Introducing the websocket templates!

The websocketserver class can easily be added to any NetTalk webserver application by adding the websocket extension template. Since it depends on NetTalk webserver, please make sure you have highlighted the webserver extension template before attempting to add the websocket extension template. 

There's only one prompt on the template properties where you can indicate the name of the handler procedure. 

The handler procedure will appear as a ToDo procedure. Please generate the app, the handler procedure will then automatically be initialized with some boilerplate code.

The last step is to add an extension template to the page that will handle websocket upgrade requests. The url of this page will have to be used by the JavaScript which will initialize the websocket. 

Your NetTalk webserver is now websocket aware. It doesn't do anything useful though. It just accepts websocket requests and will receive all messages that the attached clients send. 

A basic implementation of websockets

Just embed code into the WebsocketRequestHandler procedure to start leveraging this awesome functionality. Let's do something pretty basic: broadcast all messages to all clients: 

The only thing left to do is to allow a page to open a websocket connection. Typically, you'll use the page where you've added the extension template. However, you can have multiple pages opening websockets. Let's create a new page - called WSDemoPage - for this demo. 

The page will call a form. It also contains 1 JavaScript file and the extension template.

And finally the extension:

The form properties:

The form will contain three fields: a textbox to allow the user to type a message, a button to send the message to other clients and a textarea that will hold all received messages. 

The button properties might need an explanation: the button should not be a submit button, because that will reload the page and disconnect the websocket. After all, the websocket is held by a JavaScript variable on this page. If the page is reloaded, the websocket variable will be recreated. 

The 'onClick' field contains a single JavaScript line, which will fire a custom event.Just like in the taxi demo.  

On the layout tab of the form, please uncheck the 'Include Save button' on the Save sub-tab, uncheck the 'Save Form on ENTER' and uncheck the 'Include Cancel button' on the Cancel sub-tab.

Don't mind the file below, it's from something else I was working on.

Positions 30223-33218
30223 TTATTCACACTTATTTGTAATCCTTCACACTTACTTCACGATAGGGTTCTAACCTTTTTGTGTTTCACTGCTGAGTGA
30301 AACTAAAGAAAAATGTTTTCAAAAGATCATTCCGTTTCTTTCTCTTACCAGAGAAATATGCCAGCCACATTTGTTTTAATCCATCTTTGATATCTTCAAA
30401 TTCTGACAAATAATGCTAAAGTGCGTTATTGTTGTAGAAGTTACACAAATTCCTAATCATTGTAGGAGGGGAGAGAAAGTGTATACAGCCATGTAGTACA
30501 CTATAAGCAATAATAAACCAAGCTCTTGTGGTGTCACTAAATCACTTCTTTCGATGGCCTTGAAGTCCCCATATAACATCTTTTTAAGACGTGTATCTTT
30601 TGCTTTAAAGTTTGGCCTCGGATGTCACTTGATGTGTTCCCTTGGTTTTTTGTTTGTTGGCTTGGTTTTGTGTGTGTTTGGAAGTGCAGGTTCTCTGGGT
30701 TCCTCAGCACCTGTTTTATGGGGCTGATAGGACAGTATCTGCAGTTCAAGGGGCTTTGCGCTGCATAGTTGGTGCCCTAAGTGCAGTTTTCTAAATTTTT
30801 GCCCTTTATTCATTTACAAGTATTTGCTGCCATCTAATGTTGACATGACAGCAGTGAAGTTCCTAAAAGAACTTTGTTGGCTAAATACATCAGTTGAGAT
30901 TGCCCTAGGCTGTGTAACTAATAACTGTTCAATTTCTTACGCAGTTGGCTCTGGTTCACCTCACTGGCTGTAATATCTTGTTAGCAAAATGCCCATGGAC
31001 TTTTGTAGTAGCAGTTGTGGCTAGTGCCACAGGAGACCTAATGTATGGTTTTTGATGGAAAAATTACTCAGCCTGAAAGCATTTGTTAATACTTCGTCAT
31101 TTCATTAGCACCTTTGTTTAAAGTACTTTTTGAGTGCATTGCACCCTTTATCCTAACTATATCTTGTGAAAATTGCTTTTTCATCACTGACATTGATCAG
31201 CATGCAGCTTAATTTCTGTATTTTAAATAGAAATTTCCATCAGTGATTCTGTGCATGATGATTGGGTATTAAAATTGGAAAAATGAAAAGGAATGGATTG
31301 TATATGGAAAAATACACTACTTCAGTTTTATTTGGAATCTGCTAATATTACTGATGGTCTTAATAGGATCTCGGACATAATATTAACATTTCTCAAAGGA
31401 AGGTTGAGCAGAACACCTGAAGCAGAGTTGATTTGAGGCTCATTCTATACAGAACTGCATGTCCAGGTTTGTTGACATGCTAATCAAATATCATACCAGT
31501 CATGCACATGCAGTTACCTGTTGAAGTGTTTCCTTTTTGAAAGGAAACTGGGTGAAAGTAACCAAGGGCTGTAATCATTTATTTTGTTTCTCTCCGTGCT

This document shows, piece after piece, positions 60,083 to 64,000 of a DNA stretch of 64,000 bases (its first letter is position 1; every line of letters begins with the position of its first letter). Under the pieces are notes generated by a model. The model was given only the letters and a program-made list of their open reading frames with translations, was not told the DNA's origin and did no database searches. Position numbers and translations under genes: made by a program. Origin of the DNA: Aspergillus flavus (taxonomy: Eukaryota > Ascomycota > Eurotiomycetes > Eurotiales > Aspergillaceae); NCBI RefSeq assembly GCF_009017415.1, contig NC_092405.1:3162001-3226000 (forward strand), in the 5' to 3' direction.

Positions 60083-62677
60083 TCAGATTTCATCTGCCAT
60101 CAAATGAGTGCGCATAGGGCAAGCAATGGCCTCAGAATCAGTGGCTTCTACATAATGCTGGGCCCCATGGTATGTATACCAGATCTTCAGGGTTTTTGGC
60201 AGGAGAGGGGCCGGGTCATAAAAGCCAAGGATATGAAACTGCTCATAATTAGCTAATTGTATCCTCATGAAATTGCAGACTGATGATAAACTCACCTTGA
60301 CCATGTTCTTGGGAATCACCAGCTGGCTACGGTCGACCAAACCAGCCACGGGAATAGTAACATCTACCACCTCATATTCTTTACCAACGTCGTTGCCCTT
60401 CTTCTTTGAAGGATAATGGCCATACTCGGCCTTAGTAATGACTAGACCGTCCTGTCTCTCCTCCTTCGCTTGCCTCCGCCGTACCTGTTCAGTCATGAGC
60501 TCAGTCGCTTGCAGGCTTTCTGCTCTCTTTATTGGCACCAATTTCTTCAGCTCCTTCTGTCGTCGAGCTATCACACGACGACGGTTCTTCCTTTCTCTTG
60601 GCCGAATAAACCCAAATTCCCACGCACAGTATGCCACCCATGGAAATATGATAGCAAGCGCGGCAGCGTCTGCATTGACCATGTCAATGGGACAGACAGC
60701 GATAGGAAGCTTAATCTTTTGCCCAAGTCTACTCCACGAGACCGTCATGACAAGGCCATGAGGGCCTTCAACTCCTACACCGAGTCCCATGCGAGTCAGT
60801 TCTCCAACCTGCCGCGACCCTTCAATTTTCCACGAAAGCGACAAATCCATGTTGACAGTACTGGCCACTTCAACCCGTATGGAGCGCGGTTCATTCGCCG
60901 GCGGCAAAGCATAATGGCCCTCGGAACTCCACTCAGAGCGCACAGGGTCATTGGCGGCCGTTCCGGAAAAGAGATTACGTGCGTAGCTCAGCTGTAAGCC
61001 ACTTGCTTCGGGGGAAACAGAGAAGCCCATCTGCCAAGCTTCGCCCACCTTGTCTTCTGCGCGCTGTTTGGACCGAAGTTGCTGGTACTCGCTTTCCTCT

Now that the forms UI is done, the last thing  to do is to add a bit of JavaScript. I personally prefer to create my JavaScript files in a separate file and then just include the file on the page. I decided to go with embedding the code in the page directly for this demo. The resulting code is more difficult to read in my opinion. But for those of you that are still a bit reluctant to write a separate JavaScript file, I have done it this way. Either way, you'll need to write a bit of JavaScript to start using websockets regardless of where you're gonna put it (smile)

The first embed is only one line:

This code is placed inside jQuery's onready function. That means this code will be executed when the page has  loaded completely. This line will listen for the custom event that the button on the form will fire. Whenever this listener will be notified of a button click, it will send the text inside the LOC:MsgToSend variable to the server via the websocket. 

The second embed contains the initialization code of the websocket and the callback procedure :

Almost every line has a comment explaining what it does, so the code should speak for itself. This code will generate the following JavaScript:

<script type="text/JavaScript">
function handleMsg(eventType, msg) { 
if(eventType == DDSocketApp.MessageEvent) { 
  $('#LOC__Received').val( $('#LOC__Received').val() + + '\r\n');}
var ws = new DDSocketApp.SocketBase('ws://', handleMsg );
if(!ws.supported()) {
 alert('Sockets are not supported.')
else {

And that completes the app. It should look like this:

As soon as you open this url in a second browser, this browser window will be immediately notified that a new client has connected. All messages that you send from either window, will appear in both windows. And there you have it, a very simple websocket application!

Want to see more?

This taxi demo and several other demo applications demonstrating some of the use cases for websockets (such as a concurrency checker with an online chatting option, the taxi demo and a shopping cart with online help) are available for download:


I would also like to encourage you to view ClarionLive session #291 that discusses all the demos. 

Please note that the download does not contain the websocket classes nor the websocket templates and that you will therefore not be able to compile the demos. The compiled versions of the demos are included, so you will be able to run the demos on your machine. 

How to obtain the websockets classes

The websocket classes require NetTalk 8, StringTheory and Cryptonite.

The websocket classes have been licensed to Capesoft and will be part of NetTalk 9, scheduled to be released in 2015. 

The websocket classes are available on as a pre-release. If you want to start using websockets right away, you can. Please note however, that the classes might be modified by Capesoft to better integrate them into NetTalk. Therefore, there is no guarantee that the upgrade to NetTalk's websocket classes will be seamless.